2012 Edmonton Village of the Fringed Fringe Review: Peter n' Chris and the Mystery of the Hungry Heart Motel

The murder mystery is one of the most reliable, practical, and effective story structures known to exist. It's spanned subgenres from the detective story to the slasher flick.

Since this is the Fringe Festival however, Peter 'n Chris and the Mystery of the Hungry Heart Motel turns it neatly on its head. At the very beginning, a hunchbacked little man comes out and introduces the plot...including the identity of the killer.

What struck me right away is that giving away the name of the killer isn't quite the huge faux pas the play implies it is when it opens up. You see, there's this little thing called Dramatic Irony whereby the tension is caused by the audience understanding fully a situation while the characters themselves are in the dark. In this case, Peter and Chris don't start off knowing the identify of the killer, and there is an inherent drama in such a situation.

Anyways, this just kicks off the play: Peter and Chris are driving when they suffer a serious yet oddly non-injurious car accident, and are forced to stop in at the eponymous Hungry Heart Motel, where it turns out that people are dying under mysterious circumstances. Eventually the two learn the killer's identify (okay, so the dramatic irony bit was only applicable for the opening 20 minutes or so) and the balance of the play is their wacky attempts at escaping.

Okay those same opening 20-30 minutes that actually contain the dramatic irony also turn out to be the dullest: the first half of the play serves more as a demonstration of how lead actors Chris Wilson and Peter Carlone are really really good at theatre sports and if you have a performance that requires bigger-than-life acting these are your guys. Their fourth wall breaking gags go from charming to boring remarkably fast, and the plot takes a little while getting up to speed. This play is extremely meta, and while that's the flavour of the month in a world where people actually go to watch Ted and then recommend it to friends, it doesn't register much beyond an "oooh" moment here and there.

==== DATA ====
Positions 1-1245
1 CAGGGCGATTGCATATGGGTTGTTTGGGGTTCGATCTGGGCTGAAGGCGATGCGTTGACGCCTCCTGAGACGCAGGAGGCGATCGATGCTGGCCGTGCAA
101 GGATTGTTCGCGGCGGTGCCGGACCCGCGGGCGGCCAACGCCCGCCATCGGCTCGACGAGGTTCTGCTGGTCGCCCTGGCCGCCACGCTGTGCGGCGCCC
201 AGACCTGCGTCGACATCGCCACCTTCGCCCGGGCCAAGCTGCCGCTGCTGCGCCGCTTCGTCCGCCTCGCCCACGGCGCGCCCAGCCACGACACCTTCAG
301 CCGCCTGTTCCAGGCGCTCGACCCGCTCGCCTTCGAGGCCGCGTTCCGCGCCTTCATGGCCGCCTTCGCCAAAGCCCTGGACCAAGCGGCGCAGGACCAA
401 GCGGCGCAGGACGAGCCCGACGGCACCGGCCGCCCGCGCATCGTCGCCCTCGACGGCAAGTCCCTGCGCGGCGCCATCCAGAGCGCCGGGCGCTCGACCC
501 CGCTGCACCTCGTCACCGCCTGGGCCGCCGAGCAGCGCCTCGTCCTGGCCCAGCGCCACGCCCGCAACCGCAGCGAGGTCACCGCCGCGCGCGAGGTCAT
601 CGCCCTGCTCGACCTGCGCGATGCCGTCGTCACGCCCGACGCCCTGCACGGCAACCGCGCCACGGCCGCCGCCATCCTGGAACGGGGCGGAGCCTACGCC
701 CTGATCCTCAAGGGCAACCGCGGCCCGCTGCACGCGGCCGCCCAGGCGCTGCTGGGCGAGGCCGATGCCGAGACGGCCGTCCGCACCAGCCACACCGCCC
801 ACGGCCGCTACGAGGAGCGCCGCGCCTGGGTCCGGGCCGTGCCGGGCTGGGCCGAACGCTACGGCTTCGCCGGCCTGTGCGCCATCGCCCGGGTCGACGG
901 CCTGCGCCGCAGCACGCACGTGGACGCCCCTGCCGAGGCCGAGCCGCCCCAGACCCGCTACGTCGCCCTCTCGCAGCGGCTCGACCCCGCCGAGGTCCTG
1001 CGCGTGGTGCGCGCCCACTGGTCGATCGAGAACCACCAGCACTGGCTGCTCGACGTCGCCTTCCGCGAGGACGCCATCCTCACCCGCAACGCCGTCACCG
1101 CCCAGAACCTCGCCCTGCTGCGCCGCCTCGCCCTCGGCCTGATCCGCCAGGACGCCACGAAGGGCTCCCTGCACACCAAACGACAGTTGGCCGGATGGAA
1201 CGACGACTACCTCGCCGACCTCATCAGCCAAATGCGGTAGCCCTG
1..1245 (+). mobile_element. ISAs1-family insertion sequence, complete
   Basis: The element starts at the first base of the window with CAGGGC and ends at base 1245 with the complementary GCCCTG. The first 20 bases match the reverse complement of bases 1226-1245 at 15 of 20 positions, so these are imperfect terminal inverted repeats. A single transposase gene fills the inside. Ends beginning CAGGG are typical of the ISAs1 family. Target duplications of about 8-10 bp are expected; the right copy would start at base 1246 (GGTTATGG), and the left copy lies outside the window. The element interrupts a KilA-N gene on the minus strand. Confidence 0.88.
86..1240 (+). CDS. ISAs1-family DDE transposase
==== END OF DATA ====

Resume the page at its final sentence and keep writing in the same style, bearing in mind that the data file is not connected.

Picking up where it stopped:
Once the manager is openly revealed as the killer (see how I waited there?) the play actually picks up a bit, as the duo tries to escape with varying degrees of success. Clever cutting to other scenes with other characters lets us recharge a bit...and see the prolific nature of the manager's crimes as he offs a half dozen one-note characters in a couple of minutes.

Eventually he catches up to Chris, and then Peter, and just when everything looks to be at its lowest point...the actual story twist pops out of nowhere in a manner that would make Manoj Night Shyamalan feel a little guilty: a story twist that oddly is kept up as a pretense even after the play is over and Peter gives his post-play talk to the audience thanking them for coming and suggesting other Fringe plays.

As a whole the play is an entertaining enough romp: in the latter half some good physical acting takes place, and some of the "look what we can do" setup earlier pays off here. I guess when your play is that self-referential you can pull off gags like that.

Final word: You'll have a fun and entertaining stay at the Hungry Heart Motel, just be prepared for full-on-meta humour.